John Maynard Keynes (1883–1946)
John Maynard Keynes was born in Cambridge, the son of Florence, who was a writer and social activist who went on to serve as Mayor of Cambridge at the age of seventy. His father was a university don. Keynes was educated at Eton, where he showed a mastery of a variety of subjects, and then at King's College, Cambridge. Initially his interest lay in mathematics and classics, but his interest in current affairs led him to economics, in which he graduated in 1905. His intellectual brilliance and social polish ensured his election to the elite group known as the 'Cambridge Apostles'; other members, such as the writer Lytton Strachey, would remain his close friends for many years. In later years, this circle of friends became famous as the Bloomsbury Group, after the area of London. (see http://en.wikipedia.org/wiki/Bloomsbury_Group).
In 1908, Keynes became a lecturer in economics at Cambridge, and in the following year he was awarded a Fellowship by King's College. Keynes, however, was anxious to make a mark outside academia. He became a member of a Royal Commission on Indian Currency and finance, and an adviser to the Chancellor of the Exchequer. During the First World War, he continued to work for the British Treasury, which he represented during the negotiations that led to the Versailles peace treaty. He strongly opposed the economic terms of the treaty, which were ruinous to Germany. These views were published in a hastily-written book, The Economic Consequences of the Peace (1919).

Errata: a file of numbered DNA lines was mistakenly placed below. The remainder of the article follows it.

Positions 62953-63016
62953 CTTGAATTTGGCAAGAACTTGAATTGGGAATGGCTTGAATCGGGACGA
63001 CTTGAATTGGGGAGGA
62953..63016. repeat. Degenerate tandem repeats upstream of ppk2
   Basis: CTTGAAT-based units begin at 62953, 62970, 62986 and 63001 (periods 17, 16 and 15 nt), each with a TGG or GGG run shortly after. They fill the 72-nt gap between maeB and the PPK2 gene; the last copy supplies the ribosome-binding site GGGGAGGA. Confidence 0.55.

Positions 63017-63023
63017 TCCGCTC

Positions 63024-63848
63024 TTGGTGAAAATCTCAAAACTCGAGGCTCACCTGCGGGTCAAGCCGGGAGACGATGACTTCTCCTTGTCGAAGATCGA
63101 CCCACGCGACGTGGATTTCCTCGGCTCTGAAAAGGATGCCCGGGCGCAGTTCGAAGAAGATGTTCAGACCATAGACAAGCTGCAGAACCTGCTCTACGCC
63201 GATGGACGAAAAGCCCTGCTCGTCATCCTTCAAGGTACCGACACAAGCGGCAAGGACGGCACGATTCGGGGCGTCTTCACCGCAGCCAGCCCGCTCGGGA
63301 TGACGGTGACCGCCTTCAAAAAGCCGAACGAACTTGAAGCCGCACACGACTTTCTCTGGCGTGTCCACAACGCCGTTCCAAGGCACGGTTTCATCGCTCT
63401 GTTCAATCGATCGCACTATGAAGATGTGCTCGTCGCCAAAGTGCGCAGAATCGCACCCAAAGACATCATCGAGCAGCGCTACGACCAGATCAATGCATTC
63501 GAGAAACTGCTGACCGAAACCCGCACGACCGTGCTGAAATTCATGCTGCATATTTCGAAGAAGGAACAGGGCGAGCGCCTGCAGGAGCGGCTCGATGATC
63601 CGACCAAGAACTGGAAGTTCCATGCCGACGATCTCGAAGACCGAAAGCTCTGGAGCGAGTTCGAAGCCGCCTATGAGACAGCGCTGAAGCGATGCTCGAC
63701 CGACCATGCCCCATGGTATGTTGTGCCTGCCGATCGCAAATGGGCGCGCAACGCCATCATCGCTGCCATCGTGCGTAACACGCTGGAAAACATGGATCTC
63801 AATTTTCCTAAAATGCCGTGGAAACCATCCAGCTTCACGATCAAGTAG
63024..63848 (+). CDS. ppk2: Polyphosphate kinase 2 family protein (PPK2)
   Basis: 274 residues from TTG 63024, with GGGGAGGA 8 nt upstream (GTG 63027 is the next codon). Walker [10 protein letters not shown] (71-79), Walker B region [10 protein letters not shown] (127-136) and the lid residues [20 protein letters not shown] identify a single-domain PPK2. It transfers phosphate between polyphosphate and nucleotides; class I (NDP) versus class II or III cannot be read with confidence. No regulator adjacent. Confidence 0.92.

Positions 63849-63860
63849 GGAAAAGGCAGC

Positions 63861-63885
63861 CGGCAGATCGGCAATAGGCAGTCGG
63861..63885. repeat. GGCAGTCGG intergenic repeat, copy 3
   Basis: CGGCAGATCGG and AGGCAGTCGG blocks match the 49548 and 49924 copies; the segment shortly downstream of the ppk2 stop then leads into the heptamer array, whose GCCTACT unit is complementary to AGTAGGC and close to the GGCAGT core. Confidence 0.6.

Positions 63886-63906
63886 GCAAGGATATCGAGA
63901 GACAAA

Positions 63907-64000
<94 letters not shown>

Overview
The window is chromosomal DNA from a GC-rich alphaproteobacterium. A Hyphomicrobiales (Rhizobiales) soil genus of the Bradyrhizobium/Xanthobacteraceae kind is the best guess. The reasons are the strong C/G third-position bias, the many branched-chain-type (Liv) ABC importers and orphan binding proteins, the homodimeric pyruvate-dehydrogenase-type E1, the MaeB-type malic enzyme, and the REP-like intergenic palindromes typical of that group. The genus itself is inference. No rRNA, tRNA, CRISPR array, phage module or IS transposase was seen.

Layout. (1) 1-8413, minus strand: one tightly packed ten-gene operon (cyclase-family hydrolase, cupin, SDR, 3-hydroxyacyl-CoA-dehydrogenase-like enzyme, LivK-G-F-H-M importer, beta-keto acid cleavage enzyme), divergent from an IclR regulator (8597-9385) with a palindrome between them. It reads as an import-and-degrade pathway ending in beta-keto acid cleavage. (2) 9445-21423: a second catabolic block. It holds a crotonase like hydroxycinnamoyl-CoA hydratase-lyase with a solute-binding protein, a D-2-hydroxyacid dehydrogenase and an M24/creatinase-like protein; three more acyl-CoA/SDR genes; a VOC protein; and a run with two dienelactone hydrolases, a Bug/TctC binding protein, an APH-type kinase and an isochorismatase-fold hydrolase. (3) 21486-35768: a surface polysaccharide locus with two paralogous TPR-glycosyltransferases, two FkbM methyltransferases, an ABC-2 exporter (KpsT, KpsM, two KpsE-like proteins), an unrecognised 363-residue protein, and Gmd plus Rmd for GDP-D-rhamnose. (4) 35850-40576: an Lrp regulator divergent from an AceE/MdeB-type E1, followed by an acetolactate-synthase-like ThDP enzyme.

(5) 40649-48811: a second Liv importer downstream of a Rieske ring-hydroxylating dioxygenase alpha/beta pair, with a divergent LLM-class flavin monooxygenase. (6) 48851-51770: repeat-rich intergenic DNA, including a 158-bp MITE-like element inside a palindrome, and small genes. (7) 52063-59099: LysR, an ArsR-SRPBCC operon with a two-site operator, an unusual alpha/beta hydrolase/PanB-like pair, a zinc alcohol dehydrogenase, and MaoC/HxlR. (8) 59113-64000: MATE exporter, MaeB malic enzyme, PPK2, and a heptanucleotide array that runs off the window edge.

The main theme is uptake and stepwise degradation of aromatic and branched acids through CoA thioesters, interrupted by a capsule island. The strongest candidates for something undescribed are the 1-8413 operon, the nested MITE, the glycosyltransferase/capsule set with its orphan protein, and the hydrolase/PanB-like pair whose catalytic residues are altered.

Having left the Treasury, Keynes returned to Cambridge and wrote several influential academic books, such as a Treatise on Probability (1921) and a two-volume Treatise on Money (1930). He also used his economic knowledge to speculate on the stock exchange; although he incurred considerable losses as a result of the 1929 Wall Street Crash, his ventures into this field netted him a private fortune. Although Keynes had several male lovers as a young man, in 1925 he married a noted Russian ballerina, Lydia Lokopova.
For many years, Keynes worked out the ideas that would appear in his major book, The General Theory of Employment, Interest and Money (1936). By this time, although his views still aroused controversy within the economics profession, his international reputation was high and rising. During the Second World War, the British government again required his services. He advised them to finance the war effort by raising taxes rather than borrowing. In 1944 his views inspired a government White Paper on employment policy, which contained a commitment to the maintenance of a 'high and stable' level of employment in future. This became a key platform of the 'post-war consensus' in Britain. Thus, along with his fellow Liberal William Beveridge, Keynes contrived to exert a profound influence over the policies of the two main parties, at least until the 1970s.
Yet Keynes's role was not confined to the political economy of his own country. In 1944 he played a key role in negotiating the Bretton Woods agreement, which dominated international monetary policy for the next thirty years and led to the establishment of the International Monetary Fund (IMF) and the World Bank. In 1945 he led the British delegation that secured a loan from the Americans for post-war reconstruction. The loan was agreed on terms that caused severe economic hardship in Britain, but it is doubtful whether better terms could have been agreed.